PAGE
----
Tomatoes are the probable source of a Salmonella outbreak in Sweden that affected 70 people, according to public health officials.

Folkhälsomyndigheten (Public Health Agency of Sweden) identified 71 infections from 11 counties that belonged to the outbreak. This is up from 36 illnesses in 10 counties that were linked by whole genome sequencing at the end of September. Västra Götaland, Jönköping, Halland and Dalarna reported the most patients.

Illnesses were recorded in all age groups with 46 women and 25 men ill. Of the cases so far linked to the outbreak, the last known date of illness onset was Sept. 19.

Case control study; no positive samples
Local disease infection units, Livsmedelsverket (Swedish Food Agency) and Folkhälsomyndigheten investigated the monophasic Salmonella Typhimurium outbreak. Analysis of the Salmonella bacterial genome showed disease cases were related and it is likely they were infected by the same source.

Folkhälsomyndigheten did a case-control study to compare what those sick ate the week before they became ill with what healthy control people had eaten. Results showed that those who were ill had eaten tomatoes to a greater extent than the healthy control people.

An investigation found the tomatoes were in supermarkets at the end of August, but since they are fresh, there is no longer any stock left in grocery stores. Product testing was done but no tomatoes were positive for Salmonella.

Authorities said the risk of being infected with Salmonella from fresh tomatoes was very small.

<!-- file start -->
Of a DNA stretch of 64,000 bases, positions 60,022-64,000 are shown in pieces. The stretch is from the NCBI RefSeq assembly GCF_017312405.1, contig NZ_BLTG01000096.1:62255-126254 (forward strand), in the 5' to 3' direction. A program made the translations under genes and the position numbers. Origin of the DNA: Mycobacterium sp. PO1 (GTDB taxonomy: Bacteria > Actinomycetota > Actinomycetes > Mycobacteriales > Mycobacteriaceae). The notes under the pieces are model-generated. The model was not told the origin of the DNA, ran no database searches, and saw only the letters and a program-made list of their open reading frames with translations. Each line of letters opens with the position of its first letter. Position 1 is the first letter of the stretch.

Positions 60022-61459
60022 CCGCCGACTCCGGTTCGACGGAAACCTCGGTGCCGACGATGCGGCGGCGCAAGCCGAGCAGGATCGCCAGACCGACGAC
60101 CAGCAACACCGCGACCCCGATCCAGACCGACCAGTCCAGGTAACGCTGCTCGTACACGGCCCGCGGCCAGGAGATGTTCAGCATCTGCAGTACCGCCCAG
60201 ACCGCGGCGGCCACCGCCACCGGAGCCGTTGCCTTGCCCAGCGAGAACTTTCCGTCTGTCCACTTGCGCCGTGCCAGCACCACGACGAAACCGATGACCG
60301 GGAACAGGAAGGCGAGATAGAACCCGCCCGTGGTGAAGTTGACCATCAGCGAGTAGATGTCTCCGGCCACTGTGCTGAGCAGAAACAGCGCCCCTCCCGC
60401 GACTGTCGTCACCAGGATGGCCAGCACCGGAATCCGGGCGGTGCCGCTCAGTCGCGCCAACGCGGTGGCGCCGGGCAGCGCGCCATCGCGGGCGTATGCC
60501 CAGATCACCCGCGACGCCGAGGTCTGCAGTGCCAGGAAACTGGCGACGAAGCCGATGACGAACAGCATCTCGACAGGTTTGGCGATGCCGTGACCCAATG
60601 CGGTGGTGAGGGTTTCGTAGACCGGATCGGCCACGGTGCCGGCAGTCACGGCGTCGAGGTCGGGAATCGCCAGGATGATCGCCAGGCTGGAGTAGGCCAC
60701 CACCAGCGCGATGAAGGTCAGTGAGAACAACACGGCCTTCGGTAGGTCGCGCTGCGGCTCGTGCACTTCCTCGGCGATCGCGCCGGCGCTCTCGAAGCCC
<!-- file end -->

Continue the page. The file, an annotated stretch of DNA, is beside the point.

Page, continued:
The outbreak strain has multilocus variable-number tandem-repeat analysis (MLVA) pattern 3-12-11-N-211.

Most people infected with Salmonella develop signs 12 to 72 hours after being exposed to the bacteria. Symptoms can include diarrhea, fever, abdominal cramps and vomiting that lasts for several days.

Otherwise healthy adults are usually sick for four to seven days. Older adults, children, pregnant women and people with weakened immune systems, such as cancer patients, are more likely to develop a severe illness and serious, sometimes life-threatening conditions.

Lectin poisoning
Meanwhile, Livsmedelsverket has warned people to correctly soak and cook dried legumes such as beans, peas and lentils after they were linked to a large food poisoning outbreak at a school.

Dried legumes naturally contain lectins which can cause nausea, vomiting and diarrhea around one to seven hours after consumption.

Illness occurred in the canteen at lunchtime in early September at Baldergymnasiet school in Skellefteå, a city in Västerbotten County. Swedish media reported almost 280 people were affected and samples were sent to a laboratory in the United Kingdom.

Sandra Wallström, a food inspector at Skellefteå municipality, said it was thought to be the first time that elevated levels of lectin have been shown to have caused food poisoning in Sweden.

Follow-up checks will be made at the school to ensure the handling of beans and similar foods is safe in the future.

Swedish officials urged people to follow instructions on the packaging and in recipes. They should be soaked for at least 12 hours, rinsed and cooked for at least half an hour. Canned beans are already cooked and can be eaten directly without soaking and boiling.

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